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Can luxury hotels in the Middle East build traffic despite turmoil?By Joe McCarthy
With the volatile political climate in the Middle East haunting tourism, are luxury hotels throughout the region doomed to poor business or are areas of conflict contained from causing a widespread decline?
The crisis occurring in Syria has burdened neighboring nations with displaced citizens and Egypt’s hostile situation has wounded a tourism sector that had played an integral role in its economy. As the ongoing events cast a dark shadow over the luxury travel industry in the area, hotels need to find a way to safely increase foot traffic.
“Syria is a big topic with more questions than answers and this follows the weeks of unrest in Egypt just to the west, travelers cannot help but further evaluate their travel plans,” he said.
According to the United Nation’s World Tourism Organisation, tourism in the Middle East has increased 13 percent in the first half of the year, per Hotelier Middle East. While the growth has been uneven and warrants closer scrutiny, the spike may come as a surprise considering the long-standing turmoil in the region.
For example, Dubai has seen an 11.1 percent increase in tourism during the first half of the year compared to the year-ago period. Throughout the region countries have welcomed an additional 25 million international travelers compared to the year-ago period.
However, Egypt’s tourism industry that accounted for 11 percent of the country’s gross domestic product, received a crushing blow following President Morsi’s removal from office in July. Hotel reservations are expected to drop 80 percent for Egyptian properties along the Red Sea and countries such as Russia and Italy have issued travel warnings against Egypt, according to the Daily News Egypt.
Four Seasons Hotel Cairo at Nile Plaza is running at 12-17 percent occupancy rates, The Wall Street Journal reports. JP Morgan Analysts estimate that the country is losing $400 million a month in tourism, per Skift.
The dismal tourism numbers in Egypt are unlikely to change anytime soon, but properties in nearby countries should broadcast their isolation from danger.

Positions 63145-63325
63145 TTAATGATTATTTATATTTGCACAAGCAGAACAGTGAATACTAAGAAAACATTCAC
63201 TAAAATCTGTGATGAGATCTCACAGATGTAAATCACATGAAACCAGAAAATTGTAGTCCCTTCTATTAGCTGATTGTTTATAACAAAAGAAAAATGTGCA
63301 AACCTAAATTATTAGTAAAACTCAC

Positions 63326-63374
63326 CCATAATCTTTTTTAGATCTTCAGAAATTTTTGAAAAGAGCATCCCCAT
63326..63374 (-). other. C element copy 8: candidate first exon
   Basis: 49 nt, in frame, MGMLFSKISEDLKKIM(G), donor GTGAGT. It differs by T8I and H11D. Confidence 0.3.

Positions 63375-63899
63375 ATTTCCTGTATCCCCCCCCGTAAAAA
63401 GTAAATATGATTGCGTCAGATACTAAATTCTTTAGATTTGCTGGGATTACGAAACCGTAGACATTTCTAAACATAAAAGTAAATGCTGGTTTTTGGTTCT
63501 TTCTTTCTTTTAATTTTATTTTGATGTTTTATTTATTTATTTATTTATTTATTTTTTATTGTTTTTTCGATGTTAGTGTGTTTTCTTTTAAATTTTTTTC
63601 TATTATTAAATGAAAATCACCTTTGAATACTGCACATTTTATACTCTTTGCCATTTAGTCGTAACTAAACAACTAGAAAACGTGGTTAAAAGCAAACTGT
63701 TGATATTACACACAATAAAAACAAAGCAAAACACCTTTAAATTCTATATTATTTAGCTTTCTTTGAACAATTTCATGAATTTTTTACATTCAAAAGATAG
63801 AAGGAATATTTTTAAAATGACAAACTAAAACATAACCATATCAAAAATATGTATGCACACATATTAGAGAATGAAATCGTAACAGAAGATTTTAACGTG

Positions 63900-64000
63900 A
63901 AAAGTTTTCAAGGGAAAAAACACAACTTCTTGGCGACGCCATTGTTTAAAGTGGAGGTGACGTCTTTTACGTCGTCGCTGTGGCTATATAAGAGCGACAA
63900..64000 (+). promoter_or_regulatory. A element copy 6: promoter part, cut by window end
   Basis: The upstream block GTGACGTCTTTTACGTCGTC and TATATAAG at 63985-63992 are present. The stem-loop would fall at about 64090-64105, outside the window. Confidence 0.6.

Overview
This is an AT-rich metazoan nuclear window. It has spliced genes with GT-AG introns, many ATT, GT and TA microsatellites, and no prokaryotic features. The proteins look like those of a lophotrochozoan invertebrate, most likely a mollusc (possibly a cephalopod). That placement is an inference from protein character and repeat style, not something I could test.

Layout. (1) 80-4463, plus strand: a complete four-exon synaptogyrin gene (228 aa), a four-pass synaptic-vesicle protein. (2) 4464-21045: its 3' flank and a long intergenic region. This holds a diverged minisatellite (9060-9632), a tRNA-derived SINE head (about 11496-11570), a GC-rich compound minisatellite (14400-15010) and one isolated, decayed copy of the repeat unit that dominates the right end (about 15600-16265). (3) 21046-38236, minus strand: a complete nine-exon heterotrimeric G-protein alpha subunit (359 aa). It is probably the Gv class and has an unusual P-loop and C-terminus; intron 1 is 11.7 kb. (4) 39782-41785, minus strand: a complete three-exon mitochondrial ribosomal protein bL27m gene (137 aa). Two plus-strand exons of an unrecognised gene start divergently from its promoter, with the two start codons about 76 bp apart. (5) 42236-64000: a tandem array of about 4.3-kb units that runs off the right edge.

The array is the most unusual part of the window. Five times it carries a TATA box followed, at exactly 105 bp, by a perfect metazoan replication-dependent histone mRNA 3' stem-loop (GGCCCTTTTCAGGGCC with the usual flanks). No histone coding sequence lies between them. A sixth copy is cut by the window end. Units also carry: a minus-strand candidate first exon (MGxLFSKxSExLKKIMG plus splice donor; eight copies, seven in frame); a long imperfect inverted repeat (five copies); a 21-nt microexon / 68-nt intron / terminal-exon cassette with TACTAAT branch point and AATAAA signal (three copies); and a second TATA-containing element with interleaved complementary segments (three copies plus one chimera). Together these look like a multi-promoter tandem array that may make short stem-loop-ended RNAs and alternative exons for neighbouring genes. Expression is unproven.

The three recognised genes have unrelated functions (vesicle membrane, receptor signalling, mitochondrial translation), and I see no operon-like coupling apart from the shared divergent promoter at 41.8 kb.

“Chances are the average luxury travel is well aware of the current situation in the Middle East,” said Taylor Rains, account executive at Rawle Murdy Associates, Charleston, SC. “It’s important for a luxury brand to recognize the circumstances and not feign business as usual.
“Properties need to ease concern by touting the safety and security of both their hotel and the surrounding area, noting that the location is a vacation destination isolated from the pockets of unrest in the region,” he said.
“It’s really a matter of being upfront in speaking with the consumer and letting them know that the Middle East they see in the headlines is not representative of the region as a whole.”
Expansion as usual
Amidst the regional strife many luxury hotels are betting on strong Middle Eastern markets and have recently pursued new developments.
For instance, Hotel chain Ritz-Carlton entered the Israeli market with plans for a property in Herzliya to capitalize on an increase in the country’s tourism and its growing technology sector.
The Herzliya, Israel property will open at the end of 2013 and marks the latest in a string of luxury enterprises that cater to the growing Middle-Eastern and African market. As the first global luxury hotel in Israel, the hotel chain will likely develop enduring brand loyalty among consumers who are drawn to globally-endorsed properties (see story).
Additionally, Fairmont Hotels & Resorts diversified its presence in Saudi Arabia with 316 luxury residences for both rental and sale located above the Fairmont Makkah.
The Emaar Residences span 12 floors at the top of the hotel and are located in the most populous province in Saudi Arabia. Since Makkah’s capital is Mecca, Fairmont aims to attract religious travelers who have embarked on pilgrimages or who simply want to plant themselves in a spiritual area (see story).
Displaying a commitment to expansion in the Middle East may persuade wary travelers to visit.
“Despite the relatively steady unrest experienced in the Middle East during the past decade, the region has continued to grow as a luxury tourist destination,” Mr. Rains said.
“One factor that has contributed to this growth is the marketing of individual destinations within the Middle East in conjunction with traditional hotel promotions,” he said.
“Places like Dubai and Tel Aviv have benefited from marketing strategies aimed at positioning them as prime vacation destinations.”
What about air?
One way to counteract the stigma that may be affecting Middle Eastern hotels is to emphasize insularity.
If travelers are reminded that luxury hotels are sealed from trouble in the vicinity, they may receive a boost of confidence.
Luxury private jet companies face a distinct dilemma, since they often cater to business travelers going to riskier areas.
“With this ongoing situation in the Middle East, it is affecting business travel more than luxury especially with the summer coming to a close,” said Adam Hasiak, global private aviation director at SkyNet Aviation Group, Boca Raton, FL.
“When SkyNet Aviation Group’s executive clients engage in international business travel, especially in the Middle East and North Africa region they tend to be in destinations and places off the beaten path, hence using business charter,” he said.
“This is why we have seen an increase in expat charters out of hostile environments compared to luxury travel where the travel tends to be in safe, well secured and intimate private destinations in the Middle East.”
Joe McCarthy, editorial assistant on Luxury Daily, New York
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